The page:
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the big explosion?  Maybe this is not the beginning of the universe

the big explosion? Maybe this is not the beginning of the universe

We thought the universe began with a singularity, but after nearly 100 years, we're no longer so sure. Here because

It doesn't matter where or how we look at the universe. Everywhere there is matter and energy. However, it is natural to assume that all this comes from somewhere. That it had a beginning. Let's try to answer one of the questions that has fascinated scientists for almost 100 years: Did the universe really begin with the Big Bang?

Big bang universe
An illustration of our cosmic history, from the great explosion until today. Credit: NASA/WMAP.

What we know about the universe

Today we know that the universe is expanding and becoming less dense And the weather is getting colder. Despite our immense desire to know what the future holds, it is easier to look back than to look forward. But how far back can we go in the history of the universe? From a mathematical point of view, it reaches infinitesimal dimensions, infinite densities and temperatures. I am So-called singularitiesWe will discuss this further in an upcoming article. The idea of ​​a single beginning for space, time and the universe has been known for a long time The big bang comes. But physically, when we looked closer, we realized that the universe was telling a different story: The Big Bang is not the beginning of the universe.

Einstein's relativity
One of countless scientific tests regarding the theory of relativity Einstein. Credit: Caltech/MIT

Where did the big bang come from?

Like most scientific theories, the Big Bang has its roots in the theoretical, experimental, and observational fields. As for the theory, Einstein presented the theory of general relativity in 1915: it was A new theory of gravity Which sought to overturn Newton's universal gravitation. Although Einstein's theory was more complex, it was not long before it was proven.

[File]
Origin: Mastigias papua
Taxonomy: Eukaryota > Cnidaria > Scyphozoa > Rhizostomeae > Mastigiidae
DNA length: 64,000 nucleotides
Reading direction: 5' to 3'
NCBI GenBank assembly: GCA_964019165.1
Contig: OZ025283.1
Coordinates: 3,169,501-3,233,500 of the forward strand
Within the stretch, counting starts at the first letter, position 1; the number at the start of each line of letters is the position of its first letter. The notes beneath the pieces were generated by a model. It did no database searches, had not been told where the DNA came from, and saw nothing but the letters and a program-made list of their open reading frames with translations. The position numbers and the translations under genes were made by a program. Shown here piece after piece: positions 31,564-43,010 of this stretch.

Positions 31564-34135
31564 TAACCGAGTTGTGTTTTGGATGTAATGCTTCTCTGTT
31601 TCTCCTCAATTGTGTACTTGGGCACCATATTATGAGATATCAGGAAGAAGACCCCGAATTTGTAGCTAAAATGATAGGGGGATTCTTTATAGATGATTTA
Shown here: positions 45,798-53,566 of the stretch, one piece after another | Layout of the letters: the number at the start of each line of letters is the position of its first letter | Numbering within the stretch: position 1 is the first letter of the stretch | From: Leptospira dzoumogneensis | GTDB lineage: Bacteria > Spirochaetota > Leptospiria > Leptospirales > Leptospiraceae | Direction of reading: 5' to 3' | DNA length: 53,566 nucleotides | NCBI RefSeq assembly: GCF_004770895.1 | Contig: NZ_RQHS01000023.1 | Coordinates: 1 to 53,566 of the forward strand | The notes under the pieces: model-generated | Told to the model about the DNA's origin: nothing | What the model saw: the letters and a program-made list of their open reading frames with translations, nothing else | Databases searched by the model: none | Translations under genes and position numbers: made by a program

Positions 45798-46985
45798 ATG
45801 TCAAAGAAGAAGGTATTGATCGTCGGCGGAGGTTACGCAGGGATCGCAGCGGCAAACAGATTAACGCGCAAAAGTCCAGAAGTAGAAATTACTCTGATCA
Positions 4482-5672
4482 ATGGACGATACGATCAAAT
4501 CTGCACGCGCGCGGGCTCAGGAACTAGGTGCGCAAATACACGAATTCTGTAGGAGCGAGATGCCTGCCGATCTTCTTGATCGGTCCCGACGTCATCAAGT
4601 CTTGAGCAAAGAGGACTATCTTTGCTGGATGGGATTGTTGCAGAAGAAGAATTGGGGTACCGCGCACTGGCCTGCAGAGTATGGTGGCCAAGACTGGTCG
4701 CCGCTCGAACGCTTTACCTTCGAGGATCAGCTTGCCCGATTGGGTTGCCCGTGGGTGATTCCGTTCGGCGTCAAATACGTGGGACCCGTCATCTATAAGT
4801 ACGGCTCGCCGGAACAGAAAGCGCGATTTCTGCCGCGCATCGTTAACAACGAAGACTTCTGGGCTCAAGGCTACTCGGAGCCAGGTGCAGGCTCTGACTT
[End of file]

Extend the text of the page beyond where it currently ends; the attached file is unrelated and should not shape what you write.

1. In 1916, Karl Schwarzschild He demonstrated his accuracy for the point mass, which he described as a “non-rotating black hole.”
  2. In 1917, Willem de Sitter He applied it to solve an empty universe with a cosmological constant, describing the expanding universe;
  3. Dal 1916 al 1921, Reissner-Nordstrom scaleDiscovered by four researchers, it describes the space-time of a spherically symmetrical, charged mass;
  4. In 1921 Edward Kasner He described an anisotropic (different in every direction) universe devoid of matter and radiation;
  5. In 1922 Alexander Friedman He found the solution to an isotropic (same in all directions) and homogeneous (same in all positions) universe, in which all types of energy exist, including matter and radiation.
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The latter is interesting for two reasons. The first is that he described our universe on ever larger scales, where things look the same, on average, in all directions. Secondly, if we analyze the equations that led him to this solution (Friedman's equations in fact), we will discover that the universe he described cannot be static. But it must expand and contract.

The universe is expanding